Last weekend I went to DemiCon. I don’t get there as often as I’d like, but this year it worked. Bonus – at DemiCon I’m not responsible for anything and I see many of the same people from ICON. (Plus I got to roadtrip with a good friend who is also one of my ICON writers.)
I often stick to writing panels, but we (because nearly every panel I attended had another ICON friend with me) also attended several more metaphysical panels. Maybe every con has them.
However, this time I went, and I was between the ideas from yoga conferences past and science fiction conventions present. One of them allows a lot of latitude for not believing in the thing even if you go, and one of my writer friends realized his character would be very into what the panelist shared. The experience also made me question credentials. How do you get credentials in metaphysical pursuits? Also, what do those credentials mean?
Those are deep questions. It’s not just about metaphysical pursuits, either. All of my physical teaching modalities might fall under this, as well as all of my artistic ideas.
In engineering, a degree is necessary. There’s also a professional licensing board to stay current with your specialty. That was not always true – my father in law once practiced engineering from the school of hard knocks, but he started work in 1963 I think, so times do change.
When I started teaching yoga, I wasn’t certified. I was recommended by the current teacher, who had been through training. I was practicing every day and I was the most flexible person in the room, and I didn’t feel qualified at all. I took a training to learn more, and I studied hard. I taught while I did this, starting with what I had learned in the books I had purchased to create my home practice, and adding in the details from the training. I’ve gone through the same level of training at another time, and I may do it again. It seems redundant, but each time is a different experience and it covers new areas – even though the base material is supposed to be the same.
Writing has always been a passion. I’ve learned far more outside of school than I did in it, partly because I didn’t take that many writing classes. Not that I didn’t want to, but I didn’t often get the opportunity. I can’t tell you how many writing books I’ve read, how many sit on the shelf near my desk, nor how many times I’ve asked and received assistance on my creations. I’ve grown and changed over the years, and it’s amazing to see how my stories have transformed. I won’t say a degree on my wall wouldn’t have changed my progress, but I’d still be pursuing more.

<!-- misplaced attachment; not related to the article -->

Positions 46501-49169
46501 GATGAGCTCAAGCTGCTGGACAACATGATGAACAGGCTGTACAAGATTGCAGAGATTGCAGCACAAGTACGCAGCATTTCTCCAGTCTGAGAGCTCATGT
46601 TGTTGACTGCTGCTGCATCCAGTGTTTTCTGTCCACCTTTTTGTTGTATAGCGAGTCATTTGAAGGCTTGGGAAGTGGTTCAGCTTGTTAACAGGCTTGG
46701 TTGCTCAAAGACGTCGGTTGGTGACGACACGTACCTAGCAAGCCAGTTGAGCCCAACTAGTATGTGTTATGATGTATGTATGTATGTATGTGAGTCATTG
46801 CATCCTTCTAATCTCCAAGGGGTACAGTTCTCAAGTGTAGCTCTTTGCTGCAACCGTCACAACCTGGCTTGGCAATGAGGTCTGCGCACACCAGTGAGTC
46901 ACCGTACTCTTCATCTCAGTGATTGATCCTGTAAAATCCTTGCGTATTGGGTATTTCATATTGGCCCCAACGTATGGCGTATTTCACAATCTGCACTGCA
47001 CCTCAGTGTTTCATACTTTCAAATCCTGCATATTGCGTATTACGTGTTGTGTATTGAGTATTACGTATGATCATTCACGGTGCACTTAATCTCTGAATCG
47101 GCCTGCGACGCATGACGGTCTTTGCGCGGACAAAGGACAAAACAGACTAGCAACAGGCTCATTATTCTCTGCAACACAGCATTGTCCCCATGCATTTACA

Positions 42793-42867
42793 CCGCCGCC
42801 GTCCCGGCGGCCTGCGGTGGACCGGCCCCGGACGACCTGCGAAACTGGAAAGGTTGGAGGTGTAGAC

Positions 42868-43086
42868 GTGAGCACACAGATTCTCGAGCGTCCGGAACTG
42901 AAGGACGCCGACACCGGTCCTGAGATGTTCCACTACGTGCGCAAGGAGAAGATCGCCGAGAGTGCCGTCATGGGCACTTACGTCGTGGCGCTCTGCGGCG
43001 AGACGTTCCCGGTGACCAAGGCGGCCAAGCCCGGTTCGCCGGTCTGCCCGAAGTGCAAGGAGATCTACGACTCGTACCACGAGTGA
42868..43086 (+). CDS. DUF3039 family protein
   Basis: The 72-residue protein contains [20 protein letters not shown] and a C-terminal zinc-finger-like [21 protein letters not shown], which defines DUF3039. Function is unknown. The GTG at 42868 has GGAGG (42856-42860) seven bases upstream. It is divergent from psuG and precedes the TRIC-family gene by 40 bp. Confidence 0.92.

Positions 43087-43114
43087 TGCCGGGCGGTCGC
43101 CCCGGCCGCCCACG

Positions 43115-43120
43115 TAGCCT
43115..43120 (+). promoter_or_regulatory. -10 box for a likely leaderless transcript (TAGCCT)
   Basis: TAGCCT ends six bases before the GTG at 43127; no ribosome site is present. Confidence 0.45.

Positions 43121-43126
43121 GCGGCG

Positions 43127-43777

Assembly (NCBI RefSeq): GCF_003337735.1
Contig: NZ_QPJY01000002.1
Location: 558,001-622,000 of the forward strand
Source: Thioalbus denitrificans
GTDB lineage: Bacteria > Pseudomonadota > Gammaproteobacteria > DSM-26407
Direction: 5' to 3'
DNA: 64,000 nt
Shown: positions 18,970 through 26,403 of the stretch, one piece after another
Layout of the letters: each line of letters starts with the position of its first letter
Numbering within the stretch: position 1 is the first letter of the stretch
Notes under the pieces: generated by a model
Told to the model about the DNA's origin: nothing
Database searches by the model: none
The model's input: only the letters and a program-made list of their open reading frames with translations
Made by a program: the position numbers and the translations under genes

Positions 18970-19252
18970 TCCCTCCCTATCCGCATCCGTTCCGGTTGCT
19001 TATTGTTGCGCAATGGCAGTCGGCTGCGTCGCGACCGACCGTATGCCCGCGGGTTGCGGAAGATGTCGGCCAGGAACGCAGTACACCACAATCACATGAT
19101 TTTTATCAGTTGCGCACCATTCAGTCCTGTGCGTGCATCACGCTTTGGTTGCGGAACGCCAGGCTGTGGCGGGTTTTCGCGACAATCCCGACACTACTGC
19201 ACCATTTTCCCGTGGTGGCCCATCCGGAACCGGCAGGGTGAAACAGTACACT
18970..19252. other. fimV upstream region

Metaphysical things I have had interests in for years. Partly I find myself trying to ground things in science, and partly I know there are simply concepts which we cannot prove or disprove. I can take an introductory course or find a book in almost anything, though the practice of it day to day will teach me more. To what degree do we hold those who create the books? What about those who teach the courses?
As far as opinions, we’re allowed to disagree. One of the books I’m reading (Body Work by Melissa Febos) talks about how her wife allows more than one version of the truth in their home. Fascinating, since my house is often rooted in science and there are mathematical and scientific proofs running around. Yet human experience doesn’t follow that way, and our brains are far from perfect. We do remember things differently. What we mark in our journals may not be the experience that we speak of as the one that moved us years later. Those experiences are what make us who we are, and having an allowance for a memory to be different in two (or more) minds is a good one, if a difficult one to hold. It reminds me so much of one yoga teacher I had, and he often said, “The truth of the situation ends at our senses.” Our senses perceive something and our brain wants it to be a story. We look for patterns to match with the input we receive. Our brains lie to us. I feel that so keenly when I share something that my brain tells me even though I know it is false. (Depression sucks.)
So often in childhood, and in scientific pursuits, we call for proof, we want see credentials, and we want to trust in an entity to be able to certify or register professionals. There are many places where these things are mandatory, though there’s also the idea that some humans don’t mesh so you still need to search for a professional to work with. Not just anyone will do. And very lately I’ve been reminding myself, and finding comfort in the idea, that there is no proof. Maybe that is also the human experience, and something I should write about.
Something I will write about. Soon.